In the Middle Ages Saint Augustine's views were not allowed to fall into oblivion. "The Lord," we read apropos of the seventh petition in Saint Thomas' little work on the Lord's Prayer,{12} "teaches us to ask in general to be delivered from all evils, sins, infirmities, adversities, afflictions. . . . He delivers us from afflictions either by sparing us them, which is exceptional and concerns only those who are too weak -- or by consoling us (If God did not console, no one could hold fast. We are 'utterly weighed down, beyond our strength,'{13} 'but he that comforteth the humble, even God, he comforteth us'{14}) -- or by granting us higher goods-or by changing the tribulation itself into good through patience;{15} the other virtues indeed avail themselves of good things; but patience turns evil to account, and it is in evils, that is, to say in adversities, that it is necessary."{16}

The blood of Christ has delivered us from sin; but this deliverance will be fully accomplished, for each man, only at the end of his life -and this provided he has not refused grace. And at the same stroke we will be delivered from every evil of whatsoever kind. And on the day of the resurrection, when all will be consummated and Jesus will restore all things into the hands of his Father, the new heavens and the new earth will exult at being forever totally released from sin and from death, and from every tribulation and every affliction.


The last petition of the Lord's Prayer rejoins, so to speak, the first three. Like them it implies an ultimate eschatological meaning. Like them it will be fully accomplished only beyond this world and its history. It raises its protest against evil in all its amplitude and under all its forms, against the root of evil, as against the threat of evil hidden everywhere, and against the empire of evil that locks the world in struggle against evil in all senses of the word, the final defeat of which will mark the triumph of the Holiness of God, of the Kingdom of God and of the Will of God.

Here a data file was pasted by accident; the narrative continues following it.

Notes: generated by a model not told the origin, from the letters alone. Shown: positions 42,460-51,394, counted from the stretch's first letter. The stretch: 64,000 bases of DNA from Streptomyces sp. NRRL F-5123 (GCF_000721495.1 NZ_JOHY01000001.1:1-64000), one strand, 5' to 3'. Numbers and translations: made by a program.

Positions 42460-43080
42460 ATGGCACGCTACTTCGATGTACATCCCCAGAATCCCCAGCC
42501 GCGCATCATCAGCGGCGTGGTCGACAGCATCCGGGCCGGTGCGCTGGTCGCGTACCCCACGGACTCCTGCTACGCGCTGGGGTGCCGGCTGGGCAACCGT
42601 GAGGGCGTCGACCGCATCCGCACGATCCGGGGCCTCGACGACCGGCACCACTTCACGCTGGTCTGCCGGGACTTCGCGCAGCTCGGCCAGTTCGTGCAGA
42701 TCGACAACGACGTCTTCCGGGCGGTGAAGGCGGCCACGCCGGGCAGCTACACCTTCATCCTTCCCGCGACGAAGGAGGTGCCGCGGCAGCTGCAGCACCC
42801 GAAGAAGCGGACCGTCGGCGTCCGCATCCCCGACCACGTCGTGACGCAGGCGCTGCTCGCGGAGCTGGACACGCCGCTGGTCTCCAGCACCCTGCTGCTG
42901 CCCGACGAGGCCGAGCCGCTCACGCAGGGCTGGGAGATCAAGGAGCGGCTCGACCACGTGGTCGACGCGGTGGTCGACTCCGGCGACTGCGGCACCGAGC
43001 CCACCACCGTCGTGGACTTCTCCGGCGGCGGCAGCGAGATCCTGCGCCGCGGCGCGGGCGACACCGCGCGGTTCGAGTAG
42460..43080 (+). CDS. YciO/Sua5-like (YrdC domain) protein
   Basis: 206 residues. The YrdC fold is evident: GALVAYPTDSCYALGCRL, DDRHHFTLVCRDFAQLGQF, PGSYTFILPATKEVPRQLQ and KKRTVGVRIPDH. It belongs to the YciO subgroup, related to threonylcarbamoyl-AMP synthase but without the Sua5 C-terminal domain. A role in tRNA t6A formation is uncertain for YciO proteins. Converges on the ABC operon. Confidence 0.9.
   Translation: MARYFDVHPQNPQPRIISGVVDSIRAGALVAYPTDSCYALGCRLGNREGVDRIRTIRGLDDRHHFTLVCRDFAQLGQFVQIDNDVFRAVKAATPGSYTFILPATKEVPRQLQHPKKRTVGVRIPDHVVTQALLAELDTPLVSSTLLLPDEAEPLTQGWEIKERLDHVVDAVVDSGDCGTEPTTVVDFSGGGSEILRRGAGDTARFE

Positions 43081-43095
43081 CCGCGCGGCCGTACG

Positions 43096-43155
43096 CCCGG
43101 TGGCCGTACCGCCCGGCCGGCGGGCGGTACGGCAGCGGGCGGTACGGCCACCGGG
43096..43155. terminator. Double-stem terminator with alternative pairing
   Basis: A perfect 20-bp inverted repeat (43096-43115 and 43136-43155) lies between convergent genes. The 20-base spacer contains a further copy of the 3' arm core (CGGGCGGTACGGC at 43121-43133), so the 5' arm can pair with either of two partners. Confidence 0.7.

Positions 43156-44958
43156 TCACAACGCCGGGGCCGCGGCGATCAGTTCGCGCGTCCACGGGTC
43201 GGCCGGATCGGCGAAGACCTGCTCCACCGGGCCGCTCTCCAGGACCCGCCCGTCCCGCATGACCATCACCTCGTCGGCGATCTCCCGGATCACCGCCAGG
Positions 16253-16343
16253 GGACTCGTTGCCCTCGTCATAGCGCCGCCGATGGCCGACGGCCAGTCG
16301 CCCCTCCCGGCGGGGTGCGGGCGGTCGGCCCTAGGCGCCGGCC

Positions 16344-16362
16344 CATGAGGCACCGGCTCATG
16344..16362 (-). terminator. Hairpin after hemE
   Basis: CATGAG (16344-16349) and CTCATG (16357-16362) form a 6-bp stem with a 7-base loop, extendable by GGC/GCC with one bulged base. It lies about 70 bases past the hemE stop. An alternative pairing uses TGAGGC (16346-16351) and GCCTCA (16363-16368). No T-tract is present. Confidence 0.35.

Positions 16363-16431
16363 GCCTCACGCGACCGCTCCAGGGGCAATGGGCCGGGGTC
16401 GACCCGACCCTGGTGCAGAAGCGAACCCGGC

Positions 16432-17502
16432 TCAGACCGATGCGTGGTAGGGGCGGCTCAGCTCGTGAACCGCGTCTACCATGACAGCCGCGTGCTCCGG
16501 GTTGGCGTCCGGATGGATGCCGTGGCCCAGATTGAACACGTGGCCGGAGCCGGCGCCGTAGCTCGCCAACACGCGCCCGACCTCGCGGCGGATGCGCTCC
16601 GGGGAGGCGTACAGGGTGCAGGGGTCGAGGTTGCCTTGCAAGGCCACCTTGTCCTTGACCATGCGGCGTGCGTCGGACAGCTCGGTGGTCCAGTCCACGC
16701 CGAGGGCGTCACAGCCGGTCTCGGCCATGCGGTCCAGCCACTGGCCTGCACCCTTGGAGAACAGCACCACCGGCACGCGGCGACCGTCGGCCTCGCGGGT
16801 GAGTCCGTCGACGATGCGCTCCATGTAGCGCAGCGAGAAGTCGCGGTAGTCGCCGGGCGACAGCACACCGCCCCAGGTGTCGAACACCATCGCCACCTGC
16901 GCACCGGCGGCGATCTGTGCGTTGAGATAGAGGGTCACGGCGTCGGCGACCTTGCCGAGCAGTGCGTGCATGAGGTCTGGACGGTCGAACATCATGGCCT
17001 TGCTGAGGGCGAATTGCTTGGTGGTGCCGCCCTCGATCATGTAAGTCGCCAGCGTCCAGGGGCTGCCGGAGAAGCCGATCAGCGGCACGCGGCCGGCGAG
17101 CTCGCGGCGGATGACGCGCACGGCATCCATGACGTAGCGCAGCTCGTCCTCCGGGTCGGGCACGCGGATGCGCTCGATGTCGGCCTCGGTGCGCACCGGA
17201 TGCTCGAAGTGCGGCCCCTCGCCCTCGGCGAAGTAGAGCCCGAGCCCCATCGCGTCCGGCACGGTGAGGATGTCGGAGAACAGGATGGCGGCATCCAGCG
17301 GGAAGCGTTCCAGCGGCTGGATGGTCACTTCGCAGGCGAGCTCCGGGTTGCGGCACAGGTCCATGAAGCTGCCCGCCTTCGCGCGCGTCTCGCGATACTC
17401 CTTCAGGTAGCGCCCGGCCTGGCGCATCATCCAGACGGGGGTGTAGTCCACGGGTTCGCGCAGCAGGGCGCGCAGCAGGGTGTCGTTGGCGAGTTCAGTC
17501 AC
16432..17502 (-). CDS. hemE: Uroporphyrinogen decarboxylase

When we pronounce the seventh petition, what passes through our lips is the deepest aspiration of the very depth of the creature to be supernaturally delivered from those very deficiencies and failures whose possibility a universe of created natures inevitably entails. And we do not pray only for ourselves but for the whole of creation, which "doth groan and travail . while awaiting adoption, the redemption of our body."{17}

The last petition of the Lord's Prayer has not only a moral significance but also one that is metaphysical and cosmic. Its reverberations are infinite.

{1} Alla hrusai hêmas apo tou ponêrou.--Matt. 6:13.

{2} Lagrange, Evang. selon saint Matthieu, p. 131, n. 13.

{3} Saint Cyprian, De Oratione Domin. n. 27, P.L., 4, 537.

{4} This version is adopted by the Jerusalem Bible (Paris: Editions du Cerf, 1956), p. 1296.

{5} 2 Tim. 4:18.

{6} Matt. 13:19.

{7} Thomas Aquinas, Sum. theol., III, 8, 7.

{8} Lagrange, loc. supra cit.

{9} Cf. Saint Thomas, Sum. theol., I, 48, 6.

{10} Qui dicit, Erue me ab inimicis meis, Deus, et ab insurgentibus in me libera me (Ps. 58:2), quid aliud dicit quam, libera nos a malo? Saint Augustine, Ad Probam, P.L., 33, 503 (n. 22).

{11} "Cum dicimus, Libera nos a malo, nos admonemus cogitare, nondum nos esse in eo bono ubi nullum patiemur malum. Et hoc quidem ultimum quod in dominica oratione positum est, tam late patet, ut homo christianus in qualibet tribulatione eonstitutus in hoc gemitus edat, in hoc lacrymas fondat, hinc exordiatur, in hoc immoretur, ad hoc terminet orationem." Ibid., cap. 11, n. 21, col. 502. we have kept the sense of this passage in abbreviating it. -- Cf. ibid., cap. 14, n. 26, col. 504: In his ergo tribulationibus quae possunt et prodesse et nocere, quid oremus, sicut oportet, nescimus; et tamen quia dura, quia molesta, quia contra sensum nostrae infirmitatis sunt, universali humana voluntate, ut a nobis haec auferantur, oramus."

{12} "Saint Thomas invokes here the authority of Saint Augustine, but without giving a reference. It seems to us all the less doubtful that it is a question of the letter Ad Probam since one of the passages (cap. 11, n. 21) of this letter to which we refer above is cited in the Catena aurea in connection with the seventh petition of the Lord's Prayer.

{13} Paul, 2 Cor. 1:8.

{14} Ibid., 7:6.

{15} Cf. Saint Paul, Rom. 5:3.

{16} In Orat. Domin. Expositio (Marietti), n. 1102 (condensed).

{17} Rom. 8:22-23.

<< ======= >>